HC Deb 03 June 1918 vol 106 cc1258-9

In lieu of the duty of Excise payable in respect of beer brewed in the United Kingdom there shall, as from the twenty-third day of April nineteen hundred and eighteen, be charged, levied, and paid—

For every thirty-six gallons of words of a specific gravity of one thousand and fifty-five degrees, the duty of £ s. d.
2 10 0

and in lieu of the drawback of Excise payable in respect of beer exported from the United Kingdom as merchandise or shipped for use as ship's stores, there shall be allowed and paid in respect of beer on which it is shown that the increased Excise Duty charged by this Act has been paid a drawback calculated according to the original gravity thereof (that is to say):—

For every thirty-six gallons of beer of an original gravity of one thousand and fifty-five degrees, the drawback of £ s. d.
2 10 3

and so as to both duty and drawback in pro portion for any difference in quantity or gravity.

Motion made, and Question proposed, "That the Clause stand part of the Bill."


I want to call my right hon. Friend's attention to a question on Clause 6. When the Government duty was placed on beer it was perfectly well known by the parties concerned that the trade would have to pay it. There have been many restrictions on the brewing of beer in the last three or four years, all very properly made because it was necessary that they should be, and no brewer that I know of ever made any objection. There was a very great reduction made last year, and a much more severe restriction than before. Special barrels for munition areas were allocated, I think, to the brewers who could most surely supply the areas, and you were really supplying to them a part of the trade previously restricted. That was all right, but when it came on to the allocation day the Food Department, on its own initiative, said it would allocate none of those barrels unless brewers paid 25s. per barrel for the privilege of brewing the beer. They did not mind because they were paying excess profits. My point is this; I do not object to a tax from my right hon. Friend. I accept his taxation with the greatest good will in the world, because I know conditions are artificial, and he will deal with us in the fairest way he can. But I do object to being taxed by an official in the Food Control Office. It is grossly unconstitutional, and I believe it is quite illegal, and I hope my right hon. Friend will see when the period expires that some new arrangement shall be made.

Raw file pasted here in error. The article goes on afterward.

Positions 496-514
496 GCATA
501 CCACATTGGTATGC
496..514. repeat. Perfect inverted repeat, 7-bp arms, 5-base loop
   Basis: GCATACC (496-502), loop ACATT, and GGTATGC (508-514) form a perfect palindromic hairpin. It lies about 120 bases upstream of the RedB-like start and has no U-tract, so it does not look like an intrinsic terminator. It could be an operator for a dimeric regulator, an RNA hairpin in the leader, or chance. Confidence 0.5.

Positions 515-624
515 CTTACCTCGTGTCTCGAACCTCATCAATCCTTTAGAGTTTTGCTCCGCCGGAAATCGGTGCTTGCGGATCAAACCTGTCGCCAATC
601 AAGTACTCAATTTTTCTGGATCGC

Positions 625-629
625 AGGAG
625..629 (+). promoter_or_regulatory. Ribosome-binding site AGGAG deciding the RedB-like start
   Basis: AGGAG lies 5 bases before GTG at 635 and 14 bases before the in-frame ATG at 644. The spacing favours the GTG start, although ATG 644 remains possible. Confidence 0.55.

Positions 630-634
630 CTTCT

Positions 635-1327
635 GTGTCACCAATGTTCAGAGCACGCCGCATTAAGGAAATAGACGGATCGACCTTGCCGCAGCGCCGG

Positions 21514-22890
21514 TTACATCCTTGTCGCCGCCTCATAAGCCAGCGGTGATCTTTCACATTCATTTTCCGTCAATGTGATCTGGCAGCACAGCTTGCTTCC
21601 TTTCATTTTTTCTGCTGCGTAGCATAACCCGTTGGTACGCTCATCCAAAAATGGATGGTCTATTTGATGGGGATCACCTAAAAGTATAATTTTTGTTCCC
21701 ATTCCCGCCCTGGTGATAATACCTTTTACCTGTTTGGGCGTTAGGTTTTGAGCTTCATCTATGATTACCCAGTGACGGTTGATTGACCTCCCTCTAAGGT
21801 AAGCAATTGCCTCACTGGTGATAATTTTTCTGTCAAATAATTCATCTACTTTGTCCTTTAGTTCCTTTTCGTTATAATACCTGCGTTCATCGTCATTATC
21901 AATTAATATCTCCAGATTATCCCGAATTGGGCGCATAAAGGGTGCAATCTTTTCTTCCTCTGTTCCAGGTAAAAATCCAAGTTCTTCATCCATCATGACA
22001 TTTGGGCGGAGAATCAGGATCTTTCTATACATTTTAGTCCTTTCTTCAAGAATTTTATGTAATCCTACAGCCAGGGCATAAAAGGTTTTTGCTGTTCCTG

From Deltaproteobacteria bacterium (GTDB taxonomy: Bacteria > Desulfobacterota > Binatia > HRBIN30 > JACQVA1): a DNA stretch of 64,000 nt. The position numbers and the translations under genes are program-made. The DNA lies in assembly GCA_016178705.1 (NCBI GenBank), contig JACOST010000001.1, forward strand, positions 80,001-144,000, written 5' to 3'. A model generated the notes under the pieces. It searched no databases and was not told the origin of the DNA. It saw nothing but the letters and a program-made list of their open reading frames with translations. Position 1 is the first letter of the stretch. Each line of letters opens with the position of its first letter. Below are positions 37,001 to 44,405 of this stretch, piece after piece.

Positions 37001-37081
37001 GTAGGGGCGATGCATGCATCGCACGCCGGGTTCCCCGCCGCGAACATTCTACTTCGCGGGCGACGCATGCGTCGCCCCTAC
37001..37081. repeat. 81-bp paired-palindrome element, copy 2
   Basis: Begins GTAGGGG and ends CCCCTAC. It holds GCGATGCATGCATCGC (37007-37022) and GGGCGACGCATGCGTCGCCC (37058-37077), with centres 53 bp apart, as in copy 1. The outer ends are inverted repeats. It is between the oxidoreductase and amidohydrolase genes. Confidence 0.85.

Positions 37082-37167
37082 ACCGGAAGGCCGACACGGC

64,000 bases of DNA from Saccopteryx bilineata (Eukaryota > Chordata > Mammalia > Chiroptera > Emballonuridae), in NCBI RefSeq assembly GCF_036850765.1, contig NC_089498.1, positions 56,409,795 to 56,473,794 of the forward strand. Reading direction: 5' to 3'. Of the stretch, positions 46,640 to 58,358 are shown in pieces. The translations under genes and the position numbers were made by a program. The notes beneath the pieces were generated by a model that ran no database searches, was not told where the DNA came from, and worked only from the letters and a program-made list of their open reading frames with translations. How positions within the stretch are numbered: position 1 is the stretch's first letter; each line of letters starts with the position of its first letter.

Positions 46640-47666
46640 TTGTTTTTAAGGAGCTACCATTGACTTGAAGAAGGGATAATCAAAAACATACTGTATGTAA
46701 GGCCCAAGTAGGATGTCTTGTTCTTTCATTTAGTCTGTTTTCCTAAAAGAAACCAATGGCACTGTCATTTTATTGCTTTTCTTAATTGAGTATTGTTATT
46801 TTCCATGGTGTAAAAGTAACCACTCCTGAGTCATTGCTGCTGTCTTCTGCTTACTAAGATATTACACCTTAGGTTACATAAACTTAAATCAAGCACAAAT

I will give consideration to the point raised by my hon. Friend. It is, I admit, a point of substance. I admit this method is open to some objection.


Do I understand the right hon. Gentleman to suggest that he will be able to remit this taxation?


My hon. Friend did not ask that. He asked if, from this period, the Chancellor of the Exchequer would consider whether it was done by a right method, or if some other should be adopted.


I did not ask for repayment; I do not press for that.

Question put, and agreed to.

Clause 7 (Duties and Drawbacks on Tobacco) ordered to stand part of the Bill.